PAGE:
Man who threatened Women’s March organizers caught with ammunition, prosecutor says

Daniel Joshua Phares

The Atascadero man convicted of making criminal threats on Facebook against the organizers of the Women’s March San Luis Obispo was allegedly found with 100 rounds of ammunition following a court order that he give up his firearms and ammo. [Tribune]

Last month, Daniel Joshua Phares, 46, pleaded no contest to a misdemeanor count of making criminal threats. San Luis Obispo County Judge Matthew Guerrero sentenced Phares to 18 months of formal probation and required Phares to complete 10 hours of anger management counseling and write letters of apology to three Women’s March organizers. The sentence also required Phares to refrain from owning or possessing firearms and ammunition for 10 years.

Days later, on Dec. 20, Phares was arrested for violating his probation and booked into the San Luis Obispo County Jail. He has since remained in custody.

On Monday, the San Luis Obispo County District Attorney’s Office charged Phares with felony unlawful possession of ammunition. Phares appeared in court on Wednesday and pleaded not guilty to the possession of ammunition charge.

Deputy District Attorney Chris Peuvrelle said during the hearing that Phares was found in possession of about 100 rounds of ammunition for the AR-15 he relinquished, as well as an undisclosed number of knives and a crossbow.

Peuvrelle requested that Judge Ginger Garret raise Phares’ bail to $35,000. Garret approved the bail increase request, saying Phares poses a public safety risk.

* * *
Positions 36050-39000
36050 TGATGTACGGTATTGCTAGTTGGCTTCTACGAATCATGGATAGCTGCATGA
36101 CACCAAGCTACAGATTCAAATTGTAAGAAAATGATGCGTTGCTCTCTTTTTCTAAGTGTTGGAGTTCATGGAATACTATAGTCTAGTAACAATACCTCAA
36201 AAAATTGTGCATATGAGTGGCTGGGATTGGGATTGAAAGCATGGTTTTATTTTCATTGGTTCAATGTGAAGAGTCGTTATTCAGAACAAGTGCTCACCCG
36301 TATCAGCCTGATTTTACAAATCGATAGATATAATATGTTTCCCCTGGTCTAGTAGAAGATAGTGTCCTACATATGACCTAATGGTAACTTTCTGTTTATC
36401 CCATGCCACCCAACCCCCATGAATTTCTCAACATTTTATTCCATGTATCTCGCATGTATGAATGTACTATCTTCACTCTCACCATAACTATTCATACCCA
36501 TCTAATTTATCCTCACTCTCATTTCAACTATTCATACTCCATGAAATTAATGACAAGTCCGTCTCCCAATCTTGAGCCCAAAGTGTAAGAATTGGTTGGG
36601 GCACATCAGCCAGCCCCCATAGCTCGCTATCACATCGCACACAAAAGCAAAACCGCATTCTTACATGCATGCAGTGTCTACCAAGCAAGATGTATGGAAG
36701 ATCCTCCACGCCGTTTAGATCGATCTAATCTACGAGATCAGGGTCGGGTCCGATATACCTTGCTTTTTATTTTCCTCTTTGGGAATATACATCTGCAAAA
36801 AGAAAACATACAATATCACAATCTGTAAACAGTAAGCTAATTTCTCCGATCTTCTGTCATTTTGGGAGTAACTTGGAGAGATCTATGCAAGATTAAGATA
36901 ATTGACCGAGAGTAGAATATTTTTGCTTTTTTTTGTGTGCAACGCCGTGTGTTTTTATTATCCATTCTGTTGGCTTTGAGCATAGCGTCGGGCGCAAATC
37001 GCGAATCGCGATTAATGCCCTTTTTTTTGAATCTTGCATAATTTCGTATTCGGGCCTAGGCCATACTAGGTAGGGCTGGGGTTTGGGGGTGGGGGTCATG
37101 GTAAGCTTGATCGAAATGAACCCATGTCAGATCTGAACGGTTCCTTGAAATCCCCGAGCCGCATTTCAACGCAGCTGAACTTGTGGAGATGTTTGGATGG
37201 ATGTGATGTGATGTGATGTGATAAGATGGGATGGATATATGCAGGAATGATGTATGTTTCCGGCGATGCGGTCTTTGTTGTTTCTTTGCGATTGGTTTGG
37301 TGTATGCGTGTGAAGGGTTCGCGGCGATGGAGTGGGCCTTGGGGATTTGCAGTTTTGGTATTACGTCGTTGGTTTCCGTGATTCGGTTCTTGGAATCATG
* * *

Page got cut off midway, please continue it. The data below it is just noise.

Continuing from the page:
Phares’ attorney, Jim Royer, argued against the bail increase, saying his client was trying to sell the ammunition after the court ordered he give up his firearms. Royer said Phares was a little naive about formal probation.

During the initial court case, Phares trolled the victims, alleging hypocrisy by the Women’s March in not honoring Marilyn Pharis, a woman who was sexually assaulted and killed by an illegal immigrant. Phares also trolled Judge Guerrero during the sentencing hearing.

When Guerrero asked Phares if he understood the terms of his probation, Phares responded, “sure.”

Guerrero told Phares, if he was found in violation of his probation, he could be booked in jail on a flash incarceration without a court hearing for up to 10 days.

“Search away,” Phares said to the judge. “I’m not afraid of being searched.”

During the sentencing hearing, Peuvrelle said he had been extremely disappointed with Phares’ behavior since the plea agreement was reached and that he planned to ask for substantial time in custody if Phares failed to abide by the requirements of his probation.

Phares currently remains in jail in lieu of $35,000 bail, an amount $20,000 higher than the level at which his bail was set following his Dec. 20 arrest.

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